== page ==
I came to realize that much remained to be deciphered and interpreted about Fathpur sikri. True, it was a ‘fossilized’ town made and unmade in a couple of decades. But then, where was the ‘city’? Every book had explained some aspects of the renovated palatial’ buildings. What about the other built components of the town? How was it that the Meena Bazar (where royal and noble women were supposed to frolic) came to adjoin Birbal’s House? And why was the house of the Turkish Sultana situated in proximity to the ‘Private Audience’? did not Mughal conduct and culture dictate, as gleaned from the Akbarnama, Ain-I Akbari, Muntakhab ut Tawarikh, Tazkira-I Humayun wa Akbar, that a male, even if he was only fourteen-years-old (and a prince to boot) would not be allowed entry into the haram, the female quarters? Or that the male quarters of palatial structures were out of bounds for women, except dancing girls and public women?
Or for that matter, why was this town, built at all in the first place? Was it just a passing whim of a new emperor? Was it just a passing whim of a new emperor? Was it just a tribute to the miracles of the old revered Sufi, Shaikh Salim Chishti, whose boon had given a doting father and a powerful emperor three sons? Or, was it a result of a growing need for a new emerging empire to have a new capital, a town planned around a visionary, appropriate to the new vision of an empire?
In the past two or three decades, varied interpretations have been offered about the Mughal Empire under Akbar. According to some historians, the Mughal state was a huge leviathan; to others it was just a paper tiger. These interpretations have been based principally on the mansabdari system, which was introduced during the reign of Akbar.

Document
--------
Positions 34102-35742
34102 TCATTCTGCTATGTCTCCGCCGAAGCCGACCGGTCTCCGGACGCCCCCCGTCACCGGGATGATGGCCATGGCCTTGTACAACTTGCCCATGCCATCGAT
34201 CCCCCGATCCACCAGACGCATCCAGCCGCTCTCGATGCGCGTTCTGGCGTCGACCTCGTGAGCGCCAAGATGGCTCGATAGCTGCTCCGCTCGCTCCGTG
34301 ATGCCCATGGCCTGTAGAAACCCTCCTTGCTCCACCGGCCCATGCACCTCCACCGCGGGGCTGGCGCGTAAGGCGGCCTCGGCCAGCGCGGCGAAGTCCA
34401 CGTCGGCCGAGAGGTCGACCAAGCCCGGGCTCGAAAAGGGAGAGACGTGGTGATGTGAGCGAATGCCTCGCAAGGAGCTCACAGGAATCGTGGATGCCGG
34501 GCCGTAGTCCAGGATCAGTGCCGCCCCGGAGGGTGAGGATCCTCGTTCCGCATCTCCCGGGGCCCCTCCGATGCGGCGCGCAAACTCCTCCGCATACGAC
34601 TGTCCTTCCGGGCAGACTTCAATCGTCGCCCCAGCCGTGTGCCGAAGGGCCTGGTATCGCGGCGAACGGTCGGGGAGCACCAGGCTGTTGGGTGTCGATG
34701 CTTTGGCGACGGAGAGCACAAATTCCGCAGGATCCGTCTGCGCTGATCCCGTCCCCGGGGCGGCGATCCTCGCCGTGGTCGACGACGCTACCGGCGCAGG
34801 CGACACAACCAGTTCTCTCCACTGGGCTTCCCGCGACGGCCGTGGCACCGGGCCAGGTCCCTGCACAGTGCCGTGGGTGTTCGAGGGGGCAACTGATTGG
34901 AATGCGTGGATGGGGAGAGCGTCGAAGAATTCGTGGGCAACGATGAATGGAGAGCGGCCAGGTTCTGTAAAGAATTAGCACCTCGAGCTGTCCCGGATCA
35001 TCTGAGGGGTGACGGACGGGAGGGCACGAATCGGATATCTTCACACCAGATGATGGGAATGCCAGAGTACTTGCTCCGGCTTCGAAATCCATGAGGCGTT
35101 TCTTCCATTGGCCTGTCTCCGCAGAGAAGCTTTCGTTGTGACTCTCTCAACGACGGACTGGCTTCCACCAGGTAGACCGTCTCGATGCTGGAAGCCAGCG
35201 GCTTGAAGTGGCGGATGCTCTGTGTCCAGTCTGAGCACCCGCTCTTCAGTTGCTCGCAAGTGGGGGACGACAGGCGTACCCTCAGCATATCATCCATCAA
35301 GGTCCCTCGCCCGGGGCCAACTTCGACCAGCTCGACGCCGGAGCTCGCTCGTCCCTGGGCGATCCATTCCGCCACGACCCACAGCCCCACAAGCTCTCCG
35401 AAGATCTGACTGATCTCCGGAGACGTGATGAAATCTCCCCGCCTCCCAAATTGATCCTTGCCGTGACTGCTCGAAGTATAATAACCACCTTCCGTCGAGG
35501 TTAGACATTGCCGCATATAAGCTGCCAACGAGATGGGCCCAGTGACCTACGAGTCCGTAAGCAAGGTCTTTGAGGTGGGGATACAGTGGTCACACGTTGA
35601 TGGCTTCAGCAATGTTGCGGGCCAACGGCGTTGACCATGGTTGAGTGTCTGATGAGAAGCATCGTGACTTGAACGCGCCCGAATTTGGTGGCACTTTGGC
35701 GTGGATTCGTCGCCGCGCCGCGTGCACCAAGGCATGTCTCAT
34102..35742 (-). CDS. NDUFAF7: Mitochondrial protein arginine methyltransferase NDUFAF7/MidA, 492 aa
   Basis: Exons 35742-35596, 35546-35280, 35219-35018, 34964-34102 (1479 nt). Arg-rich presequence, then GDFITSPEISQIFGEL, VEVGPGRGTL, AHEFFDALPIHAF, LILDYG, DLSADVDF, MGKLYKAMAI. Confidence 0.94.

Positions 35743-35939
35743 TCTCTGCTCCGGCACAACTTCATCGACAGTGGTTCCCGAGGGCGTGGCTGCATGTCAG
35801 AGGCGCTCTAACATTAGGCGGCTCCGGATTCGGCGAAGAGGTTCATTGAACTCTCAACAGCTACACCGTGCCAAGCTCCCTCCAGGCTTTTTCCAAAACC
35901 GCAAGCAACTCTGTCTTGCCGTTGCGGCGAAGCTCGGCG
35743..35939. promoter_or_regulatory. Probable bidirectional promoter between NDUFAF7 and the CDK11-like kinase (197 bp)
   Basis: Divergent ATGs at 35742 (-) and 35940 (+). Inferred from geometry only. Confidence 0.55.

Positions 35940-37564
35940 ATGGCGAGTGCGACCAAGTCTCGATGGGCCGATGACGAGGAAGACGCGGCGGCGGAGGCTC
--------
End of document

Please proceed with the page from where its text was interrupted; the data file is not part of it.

Historians like M. Athar Ali and John F. Richards, based their analysis on a detailed study of the administrative system of the Mughals as gleaned from contemporary sources. According to Athar Ali, Akbar’s vision was a cohesive all-India empire and thus he attempted to make the entire administrative structure of one suba into the exact replica of the other, ‘with a chain of officers at various levels ultimately controlled by the ministers at the centre, [which] gave identity to Mughal administrative institutions, irrespective of the regions where they functioned.’ Further, according to him the mansab system was ‘a unique and unrivalled device for specialists’. This system, however observes Richards, fell short of ‘a centrally recruited and paid, bureaucratic, standing army’.
Another cluster of interpretations of the Mughal Empire is more esoteric in nature and bases itself on the assumption of a distinct inferiority of the ‘Asian’ as compared to the ‘European’. This group represented amongst others, by scholars like Stephen Blake and Christopher A. Bayly challenged the notions of an ‘absolute’ empire created by Akbar. Stephen Blake characterized the Mughal Empire as the ‘Patrimonial, Bureaucratic Empire’ where Akbar was the father-figure who was emulated by his nobles, who in turn were role models for the common masses. The capital city was an extension of the imperial household. Bayly, on the other hand, brought the very existence of a Mughal ‘empire’ under dispute.